FARC dissidents cause tension between Colombia and Venezuela (Sept. 4, 2019)
The call to arms by a FARC dissident group seems unlikely to post an immediate threat to the Colombian state, but has fed into mounting tensions between Colombia and Venezuela.
Last week several former FARC commanders called for a return to arms against the Colombian government, citing unmet peace agreement commitments. The video was believed to have been filmed near the Venezuelan border, and Colombia's government has accused Venezuela's of harboring Colombian guerrilla groups. Venezuelan President Nicolás Maduro had previously said that the dissident leaders would be welcome in Venezuela. (See last Thursday's post.)
"It is important to emphasize that Colombia is not facing the rebirth of a new guerrilla movement, as these criminals claim," writes Colombian President Iván Duque in the Washington Post. "This is a gang that has been emboldened, sheltered and supported in Venezuela by the dictatorship of Nicolás Maduro."
Venezuelan opposition leader Juan Guaidó, considered the country's legitimate leader by a swathe of the international community, said he authorized the use of satellites to help locate guerrilla groups that may have crossed into Venezuela. Guaidó said the move is part of a collaboration between Venezuela's opposition and Colombian officials to collect intelligence on guerrilla camps. He didn't give further details and it's not clear how the opposition could implement such a plan. (Al Jazeera, AFP)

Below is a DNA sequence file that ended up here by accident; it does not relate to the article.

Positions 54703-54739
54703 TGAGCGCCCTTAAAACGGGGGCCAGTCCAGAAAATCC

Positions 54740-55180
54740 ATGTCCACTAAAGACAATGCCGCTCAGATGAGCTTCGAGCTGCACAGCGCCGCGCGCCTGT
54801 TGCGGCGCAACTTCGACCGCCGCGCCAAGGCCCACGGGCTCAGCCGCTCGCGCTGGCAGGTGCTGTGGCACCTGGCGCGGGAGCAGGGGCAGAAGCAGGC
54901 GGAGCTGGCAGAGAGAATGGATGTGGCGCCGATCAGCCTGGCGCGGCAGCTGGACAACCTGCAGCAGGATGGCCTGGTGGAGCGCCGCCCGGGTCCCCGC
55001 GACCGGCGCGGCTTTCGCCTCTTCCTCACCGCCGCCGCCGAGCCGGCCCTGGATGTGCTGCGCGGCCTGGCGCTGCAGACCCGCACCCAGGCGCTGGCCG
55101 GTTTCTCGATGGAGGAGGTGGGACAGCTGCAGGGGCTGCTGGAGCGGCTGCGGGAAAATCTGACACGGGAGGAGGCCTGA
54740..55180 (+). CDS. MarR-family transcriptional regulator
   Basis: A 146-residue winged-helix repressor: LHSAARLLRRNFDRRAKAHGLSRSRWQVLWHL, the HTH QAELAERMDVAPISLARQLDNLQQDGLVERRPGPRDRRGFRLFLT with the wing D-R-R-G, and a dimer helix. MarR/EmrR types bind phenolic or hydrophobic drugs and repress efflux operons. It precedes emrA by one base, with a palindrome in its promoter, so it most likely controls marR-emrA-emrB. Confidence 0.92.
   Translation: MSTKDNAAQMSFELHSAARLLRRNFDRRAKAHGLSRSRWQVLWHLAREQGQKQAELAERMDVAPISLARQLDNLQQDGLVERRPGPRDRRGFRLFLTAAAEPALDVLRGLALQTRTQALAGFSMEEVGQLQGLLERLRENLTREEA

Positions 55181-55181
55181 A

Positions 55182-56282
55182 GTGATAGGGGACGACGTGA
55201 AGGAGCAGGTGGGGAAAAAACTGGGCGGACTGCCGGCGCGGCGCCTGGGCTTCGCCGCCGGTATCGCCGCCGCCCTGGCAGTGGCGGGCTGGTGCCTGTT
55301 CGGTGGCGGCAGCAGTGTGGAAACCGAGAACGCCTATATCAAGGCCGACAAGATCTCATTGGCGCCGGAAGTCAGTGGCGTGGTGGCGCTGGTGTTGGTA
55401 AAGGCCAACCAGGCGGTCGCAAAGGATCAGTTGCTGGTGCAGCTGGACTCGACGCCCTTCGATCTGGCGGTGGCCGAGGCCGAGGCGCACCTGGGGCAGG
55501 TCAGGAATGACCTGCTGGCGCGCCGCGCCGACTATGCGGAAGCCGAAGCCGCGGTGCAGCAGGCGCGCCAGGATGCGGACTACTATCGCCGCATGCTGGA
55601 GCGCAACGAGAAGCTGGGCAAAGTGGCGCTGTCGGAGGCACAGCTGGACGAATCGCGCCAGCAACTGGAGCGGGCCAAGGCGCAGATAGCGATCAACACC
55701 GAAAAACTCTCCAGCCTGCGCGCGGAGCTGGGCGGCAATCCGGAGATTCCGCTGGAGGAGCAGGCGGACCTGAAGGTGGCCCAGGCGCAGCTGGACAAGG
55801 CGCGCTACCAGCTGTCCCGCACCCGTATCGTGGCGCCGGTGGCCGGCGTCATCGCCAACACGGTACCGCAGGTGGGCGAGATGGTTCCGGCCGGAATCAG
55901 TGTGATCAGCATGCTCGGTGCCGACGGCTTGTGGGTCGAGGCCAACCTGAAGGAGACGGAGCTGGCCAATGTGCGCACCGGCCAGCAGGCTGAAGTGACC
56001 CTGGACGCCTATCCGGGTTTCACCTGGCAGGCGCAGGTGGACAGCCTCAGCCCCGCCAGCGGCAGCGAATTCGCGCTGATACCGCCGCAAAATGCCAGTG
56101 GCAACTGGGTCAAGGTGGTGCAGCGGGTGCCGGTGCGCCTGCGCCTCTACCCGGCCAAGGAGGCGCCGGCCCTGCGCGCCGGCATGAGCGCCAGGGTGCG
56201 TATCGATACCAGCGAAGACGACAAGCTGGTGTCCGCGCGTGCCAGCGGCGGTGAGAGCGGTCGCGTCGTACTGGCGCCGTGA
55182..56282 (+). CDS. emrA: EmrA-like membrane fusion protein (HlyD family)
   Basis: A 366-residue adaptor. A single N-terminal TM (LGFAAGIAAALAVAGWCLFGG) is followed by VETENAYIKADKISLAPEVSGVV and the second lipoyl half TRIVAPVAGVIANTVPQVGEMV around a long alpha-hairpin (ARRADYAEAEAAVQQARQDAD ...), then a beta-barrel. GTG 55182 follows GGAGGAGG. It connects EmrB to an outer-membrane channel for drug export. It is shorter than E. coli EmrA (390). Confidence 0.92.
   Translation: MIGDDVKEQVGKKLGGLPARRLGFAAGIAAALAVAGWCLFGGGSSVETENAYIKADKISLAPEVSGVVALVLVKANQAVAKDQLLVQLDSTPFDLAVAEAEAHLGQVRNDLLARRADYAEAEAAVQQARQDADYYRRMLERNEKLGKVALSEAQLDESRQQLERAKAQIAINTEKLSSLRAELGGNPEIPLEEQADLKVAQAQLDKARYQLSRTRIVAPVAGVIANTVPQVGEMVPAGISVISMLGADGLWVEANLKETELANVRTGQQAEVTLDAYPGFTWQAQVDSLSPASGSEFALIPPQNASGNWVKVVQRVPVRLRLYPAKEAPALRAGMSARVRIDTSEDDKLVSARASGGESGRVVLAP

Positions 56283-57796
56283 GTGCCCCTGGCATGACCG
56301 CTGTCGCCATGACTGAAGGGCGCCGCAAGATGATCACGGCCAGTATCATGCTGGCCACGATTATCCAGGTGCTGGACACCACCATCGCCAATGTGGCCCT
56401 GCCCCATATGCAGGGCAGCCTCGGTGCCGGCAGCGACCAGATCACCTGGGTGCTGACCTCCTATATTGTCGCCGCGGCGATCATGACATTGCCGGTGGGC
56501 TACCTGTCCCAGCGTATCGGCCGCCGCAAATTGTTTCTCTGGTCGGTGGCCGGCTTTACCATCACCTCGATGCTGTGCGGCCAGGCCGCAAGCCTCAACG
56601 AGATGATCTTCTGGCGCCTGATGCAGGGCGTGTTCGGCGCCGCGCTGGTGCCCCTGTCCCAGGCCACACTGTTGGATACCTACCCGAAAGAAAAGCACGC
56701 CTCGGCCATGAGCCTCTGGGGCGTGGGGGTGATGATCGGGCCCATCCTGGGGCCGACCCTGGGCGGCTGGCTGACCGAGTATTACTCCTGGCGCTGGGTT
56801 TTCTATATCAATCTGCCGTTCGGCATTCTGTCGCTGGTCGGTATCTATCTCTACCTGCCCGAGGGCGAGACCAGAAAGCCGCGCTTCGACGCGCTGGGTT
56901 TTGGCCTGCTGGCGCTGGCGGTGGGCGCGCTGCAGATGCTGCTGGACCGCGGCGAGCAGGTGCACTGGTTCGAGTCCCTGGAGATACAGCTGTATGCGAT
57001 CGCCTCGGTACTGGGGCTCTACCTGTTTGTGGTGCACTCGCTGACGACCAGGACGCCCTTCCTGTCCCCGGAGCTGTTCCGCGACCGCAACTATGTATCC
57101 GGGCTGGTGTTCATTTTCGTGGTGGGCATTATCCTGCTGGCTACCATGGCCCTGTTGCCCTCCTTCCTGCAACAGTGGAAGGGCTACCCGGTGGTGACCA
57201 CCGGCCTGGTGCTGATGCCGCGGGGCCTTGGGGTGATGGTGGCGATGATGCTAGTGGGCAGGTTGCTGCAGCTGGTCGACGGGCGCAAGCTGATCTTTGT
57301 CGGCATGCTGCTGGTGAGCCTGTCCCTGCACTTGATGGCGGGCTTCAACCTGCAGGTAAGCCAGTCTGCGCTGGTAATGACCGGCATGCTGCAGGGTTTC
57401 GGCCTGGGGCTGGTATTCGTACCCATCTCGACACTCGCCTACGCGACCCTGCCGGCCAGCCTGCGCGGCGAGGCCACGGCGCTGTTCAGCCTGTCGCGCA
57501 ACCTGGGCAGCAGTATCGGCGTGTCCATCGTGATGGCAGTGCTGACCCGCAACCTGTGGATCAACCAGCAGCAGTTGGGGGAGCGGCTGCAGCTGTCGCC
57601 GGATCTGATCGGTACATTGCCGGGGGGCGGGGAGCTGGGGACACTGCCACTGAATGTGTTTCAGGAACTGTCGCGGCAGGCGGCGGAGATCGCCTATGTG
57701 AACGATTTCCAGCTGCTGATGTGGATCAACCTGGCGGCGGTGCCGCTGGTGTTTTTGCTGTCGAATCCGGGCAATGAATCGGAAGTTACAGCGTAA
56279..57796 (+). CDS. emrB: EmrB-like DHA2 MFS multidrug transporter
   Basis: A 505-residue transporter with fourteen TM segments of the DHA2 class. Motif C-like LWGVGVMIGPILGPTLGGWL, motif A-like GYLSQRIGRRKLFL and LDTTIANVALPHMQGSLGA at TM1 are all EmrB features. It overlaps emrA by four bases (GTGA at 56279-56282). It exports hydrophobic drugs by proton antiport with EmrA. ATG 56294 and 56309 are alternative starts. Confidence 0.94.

Yesterday Maduro ordered the armed forces to be on alert for a potential attack by Colombia’s government and announced military exercises on the border, reports Reuters. He accused Duque of mounting false evidence regarding Venezuela's alleged harboring of guerrillas, reports AFP. The dramatic rhetoric is actually fairly usual between the two countries. Colombian authorities have repeatedly denied planning to attack Venezuela.
Despite the new call to arms, and widespread discontent with how the peace treaty promises have (not) been implemented, most former FARC fighters seem unlikely to return to war, reports the Associated Press. About 13,018 ex-guerrillas are in the reincorporation process -- about a quarter of them live in 24 reintegration camps, according to think tank Ideas para la Paz. The rest live outside, where they went to rejoin with family or search for work. About eight percent are unaccounted for, though that does not mean they have joined dissident ranks. (Reuters) La Silla Vacía visited five demobilization camps last week, and said that most former guerrillas are unhappy with broken promises, but remain more interested in joining civilian society than taking up arms.
A group of opposition political parties, headed by former FARC leader Rodrigo Londoño, rejected the new call to arms and called for renewed support of the peace deal, on Monday. (Semana)
Analysts say that the fragmented landscape of dissident guerrilla groups are unlikely to unite under a common front. Nonetheless, infighting among armed groups could further destabilize the fragile peace process, warns Matthew Charles in World Politics Review. And while many of the groups are engaged in drug trafficking, he cautions against discounting their political complaints entirely, as Duque has done. (Semana delves deeper into the various dissident factions, their leadership, and how they might collaborate or not.)